The teenegers with time on their feet

OVER the past days, as part of Local Newspaper Week, The Evening Star has been taking a look at some of the voluntary work in which dedicated young members of the community are involved.

By Debbie Watson

OVER the past days, as part of Local Newspaper Week, The Evening Star has been taking a look at some of the voluntary work in which dedicated young members of the community are involved.

Here, a 17-year-old Claydon sixth-former explains the motivation and the benefit of regular volunteering.

JUST turned 17 and already up to his eyes in revision, exams and academic commitments, James Smith could probably find plenty of alternative activities with which to fill his time.

Instead, to his credit, he spends lunchtimes teaching sport to young children, and evenings and weekends refereeing


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Add that to an agenda of study, socialising, driving lessons, working part-time and playing sport himself – and perhaps James Smith would do well to claim a little time back for himself.

Such a suggestion is clearly not one that the Claydon teenager would want to entertain.

Instead, rather than kill time doing "nothing much,'' the sporting enthusiast is more than happy to put his time and energy in to his community.

"I get a lot of satisfaction out of the voluntary work I do," he said. "Both the coaching and the refereeing are rewarding and, even though they take up a lot of time, I wouldn't want to give them up."

The coaching – which he does with Year Six pupils at Claydon Primary School – forms part of a recently-created Community Sports Leadership Award (CSLA).

This fits in to the school curriculum for those currently completing A-levels, and encourages young people to gain new skills, develop leadership qualities – and a positive approach toward serving their community.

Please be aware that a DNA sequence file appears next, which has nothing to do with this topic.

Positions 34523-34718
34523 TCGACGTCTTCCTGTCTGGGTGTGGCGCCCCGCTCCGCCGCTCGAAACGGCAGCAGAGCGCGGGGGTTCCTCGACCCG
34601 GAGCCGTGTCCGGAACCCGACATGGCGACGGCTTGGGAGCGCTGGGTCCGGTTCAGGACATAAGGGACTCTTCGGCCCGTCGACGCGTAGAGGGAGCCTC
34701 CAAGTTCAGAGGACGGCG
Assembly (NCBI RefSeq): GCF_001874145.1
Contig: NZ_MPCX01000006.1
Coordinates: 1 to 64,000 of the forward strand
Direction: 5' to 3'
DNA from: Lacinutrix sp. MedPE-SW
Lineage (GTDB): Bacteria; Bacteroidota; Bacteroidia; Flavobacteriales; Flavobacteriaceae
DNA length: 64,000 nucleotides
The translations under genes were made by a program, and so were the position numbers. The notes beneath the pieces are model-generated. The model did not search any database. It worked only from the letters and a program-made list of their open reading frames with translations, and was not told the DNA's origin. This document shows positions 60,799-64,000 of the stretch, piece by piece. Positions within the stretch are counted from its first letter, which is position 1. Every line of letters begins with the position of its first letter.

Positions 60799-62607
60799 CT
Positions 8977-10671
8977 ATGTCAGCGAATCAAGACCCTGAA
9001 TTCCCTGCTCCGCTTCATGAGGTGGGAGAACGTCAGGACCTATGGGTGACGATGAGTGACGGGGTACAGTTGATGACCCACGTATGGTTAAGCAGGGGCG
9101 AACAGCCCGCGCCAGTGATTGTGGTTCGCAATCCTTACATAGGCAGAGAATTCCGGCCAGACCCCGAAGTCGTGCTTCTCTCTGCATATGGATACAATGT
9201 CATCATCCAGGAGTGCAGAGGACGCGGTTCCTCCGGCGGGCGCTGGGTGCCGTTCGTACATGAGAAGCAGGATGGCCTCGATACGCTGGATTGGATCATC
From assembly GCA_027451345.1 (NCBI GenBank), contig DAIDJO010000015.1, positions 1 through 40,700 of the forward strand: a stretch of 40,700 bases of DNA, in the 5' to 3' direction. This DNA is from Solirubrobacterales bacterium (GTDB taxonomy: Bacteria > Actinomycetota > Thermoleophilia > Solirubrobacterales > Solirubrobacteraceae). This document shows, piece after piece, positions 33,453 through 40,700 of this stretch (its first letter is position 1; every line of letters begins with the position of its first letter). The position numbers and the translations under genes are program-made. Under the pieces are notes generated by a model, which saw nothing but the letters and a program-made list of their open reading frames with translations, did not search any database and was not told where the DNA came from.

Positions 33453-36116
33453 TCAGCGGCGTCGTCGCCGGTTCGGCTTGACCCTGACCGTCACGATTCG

"CSLA is a great idea and it's certainly given me a lot of confidence," James said. "I feel I'm using a skill that I have in an effort to help other people improve their own skills – and I also get a certificate to reward the time I've put in."

Not only does James receive the certificate via CSLA, but he also gains an additional bonus through having enlisted the support of the Government-funded initiative, Millennium Volunteers (MV).

He said: "The volunteers came to school and explained how they could reward us for the hours we gave back voluntarily to the community.

"They told us the sorts of projects in which they could get us involved if we wanted them to – and also explained how we could count hours from voluntary work we were already doing.

"Because I was doing CSLA it made sense to include that as my own project within the MV scheme, and I've also included my football refereeing too."

A qualified referee, James is one of many young football enthusiasts who takes to the pitch at the weekend to help govern county games involving youth teams – and that's another voluntary activity for which MV pays him well-deserved credit.

"I love the refereeing part of my life, and I've been covering various matches around the county for the last three years," he commented. "Next season I start being referee for women's football, so I'll be giving up even more time.

"It's great that Millennium Volunteers accepts that part of my life too – it means that it's extra voluntary work that I can tally up and use toward gaining certificates."

James has already notched up the maximum amount of hours which he can be awarded as part of the Millennium Volunteers scheme.

Through his CSLA efforts – and together with his refereeing – he has amassed some 200 hours of voluntary work and gained the top-level MV certificate by way of recognition.

"I'm proud that I've gained the top award, because it means that I was able to get something out of a voluntary activity that I already enjoyed doing," he said.

"I would have done the coaching and CSLA without an award, but I think a lot of young people need some sort of incentive to give up their time and to help other people in the community.

"There are many assumptions made about young people and a lot of it is very unfair, because there are some very willing school-aged people who dedicate much time to voluntary work.

"At the same time, I do know from my own experience that there are others who live up to the labels.

"There are a lot who just can't be bothered to do anything outside their compulsory work."

In James' case, this latter type of personality is a far cry from his own.

Rather than do nothing outside his studies, he seems more than happy to commit his skill and time to others around him.

With more people like him in the Suffolk community, schemes like Millennium Volunteers can only succeed in producing more responsible and well-rounded individuals from its many projects.



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